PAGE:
May 24, 2014

First iSteve fundraising drive of 2014

Dear Readers:

It's time for my first fundraising drive of 2014. I last asked you to help support my work back in December, and you were quite generous. I'd like to thank everyone who chipped in last winter.

Since I last announced a fundraiser, I've made 596 posts here at iSteve in 2104. This year, my blog has accounted for 3,242,658 pageviews and 117,821 hours of reading time. Those are not insignificant numbers. iSteve represents a 21st Century perspective that's becoming harder to ignore. 

To help me continue to put in the long hours required, I am asking for your support. I would greatly appreciate any contribution you can make.

I apologize for my recurrent need to come up with different ways to transfer me money after Paypal, Amazon, and WePay have all been turned off for my use. 

I currently have five ways to send me money. They have all been tested and proven workable over the last week during the soft opening. (I am grateful to those who volunteered to be guinea pigs.)

The latter three methods have been shown to work inside America, but those abroad may have troubles. (I shall look into this. The first two should work everywhere.)

I would appreciate suggestions for other methods.

First: You can mail a non-tax deductible donation to:

Steve Sailer
P.O Box 4142
Valley Village, CA 91617-0142

Second: You can make a tax deductible contribution via VDARE by clicking here. (Paypal and credit cards accepted, including recurring "subscription" donations.)

Third: send money via the Paypal-like Google Wallet to my Gmail address (that' -- replace the AT with a @). (Non-tax deductible.)
Here's the Google Wallet FAQ. From it: "You will need to have (or sign up for) Google Wallet to send or receive money. If you have ever purchased anything on Google Play, then you most likely already have a Google Wallet. If you do not yet have a Google Wallet, don’t worry, the process is simple: go to and follow the steps." You probably already have a Google ID and password, which Google Wallet uses, so signing up Wallet is pretty painless.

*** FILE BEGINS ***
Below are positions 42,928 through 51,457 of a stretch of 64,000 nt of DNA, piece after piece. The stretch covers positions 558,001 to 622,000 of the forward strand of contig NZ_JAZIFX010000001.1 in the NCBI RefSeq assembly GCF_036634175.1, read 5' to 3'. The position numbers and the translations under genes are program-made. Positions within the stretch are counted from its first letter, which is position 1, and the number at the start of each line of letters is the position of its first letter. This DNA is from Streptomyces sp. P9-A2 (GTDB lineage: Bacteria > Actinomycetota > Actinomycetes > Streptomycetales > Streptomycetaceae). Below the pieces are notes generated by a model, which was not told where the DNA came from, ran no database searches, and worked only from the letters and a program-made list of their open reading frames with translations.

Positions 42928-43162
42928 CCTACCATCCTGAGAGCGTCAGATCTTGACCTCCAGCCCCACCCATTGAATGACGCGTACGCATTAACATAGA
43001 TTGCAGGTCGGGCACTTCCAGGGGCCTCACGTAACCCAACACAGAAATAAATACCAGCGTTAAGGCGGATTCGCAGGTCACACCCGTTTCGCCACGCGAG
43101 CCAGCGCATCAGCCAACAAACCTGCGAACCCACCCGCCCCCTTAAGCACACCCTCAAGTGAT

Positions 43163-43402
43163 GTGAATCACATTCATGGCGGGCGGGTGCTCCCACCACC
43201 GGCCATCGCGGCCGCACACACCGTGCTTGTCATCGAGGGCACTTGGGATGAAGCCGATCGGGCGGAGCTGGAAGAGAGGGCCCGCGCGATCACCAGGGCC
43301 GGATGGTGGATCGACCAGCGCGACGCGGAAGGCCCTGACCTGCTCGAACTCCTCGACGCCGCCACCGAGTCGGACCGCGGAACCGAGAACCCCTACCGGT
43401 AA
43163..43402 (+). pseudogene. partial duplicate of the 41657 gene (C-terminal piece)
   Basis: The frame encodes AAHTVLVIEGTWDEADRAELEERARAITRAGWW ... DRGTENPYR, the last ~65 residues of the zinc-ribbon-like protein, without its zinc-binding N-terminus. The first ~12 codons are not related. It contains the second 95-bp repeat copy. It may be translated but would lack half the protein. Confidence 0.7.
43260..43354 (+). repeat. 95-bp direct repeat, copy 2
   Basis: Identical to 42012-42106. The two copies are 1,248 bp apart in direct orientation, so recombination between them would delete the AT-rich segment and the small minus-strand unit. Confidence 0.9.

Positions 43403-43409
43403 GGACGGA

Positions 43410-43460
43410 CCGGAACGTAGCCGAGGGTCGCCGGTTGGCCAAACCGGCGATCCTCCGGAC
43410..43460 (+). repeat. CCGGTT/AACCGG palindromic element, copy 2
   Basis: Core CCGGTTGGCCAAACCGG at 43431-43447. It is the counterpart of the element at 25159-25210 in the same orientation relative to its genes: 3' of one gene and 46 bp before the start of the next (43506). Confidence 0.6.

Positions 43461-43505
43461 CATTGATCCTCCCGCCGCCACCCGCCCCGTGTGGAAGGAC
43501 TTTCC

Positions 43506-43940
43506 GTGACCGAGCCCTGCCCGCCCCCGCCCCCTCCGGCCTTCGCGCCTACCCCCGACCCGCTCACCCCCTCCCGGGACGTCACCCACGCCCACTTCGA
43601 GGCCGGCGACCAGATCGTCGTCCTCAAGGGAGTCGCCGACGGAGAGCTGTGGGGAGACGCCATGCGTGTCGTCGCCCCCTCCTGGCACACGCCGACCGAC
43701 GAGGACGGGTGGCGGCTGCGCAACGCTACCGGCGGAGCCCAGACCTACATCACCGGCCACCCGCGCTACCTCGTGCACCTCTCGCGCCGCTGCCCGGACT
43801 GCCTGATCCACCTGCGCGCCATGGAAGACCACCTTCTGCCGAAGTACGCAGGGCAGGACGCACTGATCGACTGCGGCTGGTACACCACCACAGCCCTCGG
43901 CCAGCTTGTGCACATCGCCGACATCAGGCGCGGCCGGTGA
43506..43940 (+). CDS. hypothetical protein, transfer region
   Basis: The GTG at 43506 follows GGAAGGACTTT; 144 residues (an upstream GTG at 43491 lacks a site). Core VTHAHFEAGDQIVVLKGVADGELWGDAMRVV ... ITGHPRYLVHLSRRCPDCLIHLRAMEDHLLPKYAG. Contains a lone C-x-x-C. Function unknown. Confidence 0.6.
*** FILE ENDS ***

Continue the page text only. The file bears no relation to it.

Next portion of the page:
You can put money into your Google Wallet Balance from your bank account and send it with no service fee.

Or you can send money via credit card (Visa, MasterCard, AmEx, Discover) with the industry-standard 2.9% fee. (You don't need to put money into your Google Wallet Balance to do this.)

Google Wallet works from both a website and a smartphone app (Android and iPhone -- the Google Wallet app is currently available only in the U.S., but the Google Wallet website can be used in 160 countries).

Or, once you sign up with Google Wallet, you can simply send money via credit card, bank transfer, or Wallet Balance as an attachment from Google's free Gmail email service. Here'show to do it.

(Non-tax deductible.)

Fourth: if you have a Chase bank account (or other bank accounts), you can transfer money to me (with no fees) via Chase QuickPay (FAQ). Just tell Chase QuickPay to send the money to my ancient AOL email address ( -- replace the AT with the usual @). If Chase asks for the name on my account, it's Steven Sailer with an n at the end of Steven. (Non-tax deductible.)

Fifth: if you have a Wells Fargo bank account, you can transfer money to me (with no fees) via Wells Fargo SurePay. Just tell WF SurePay to send the money to my ancient AOL email address -- replace the AT with the usual @). (Non-tax deductible.)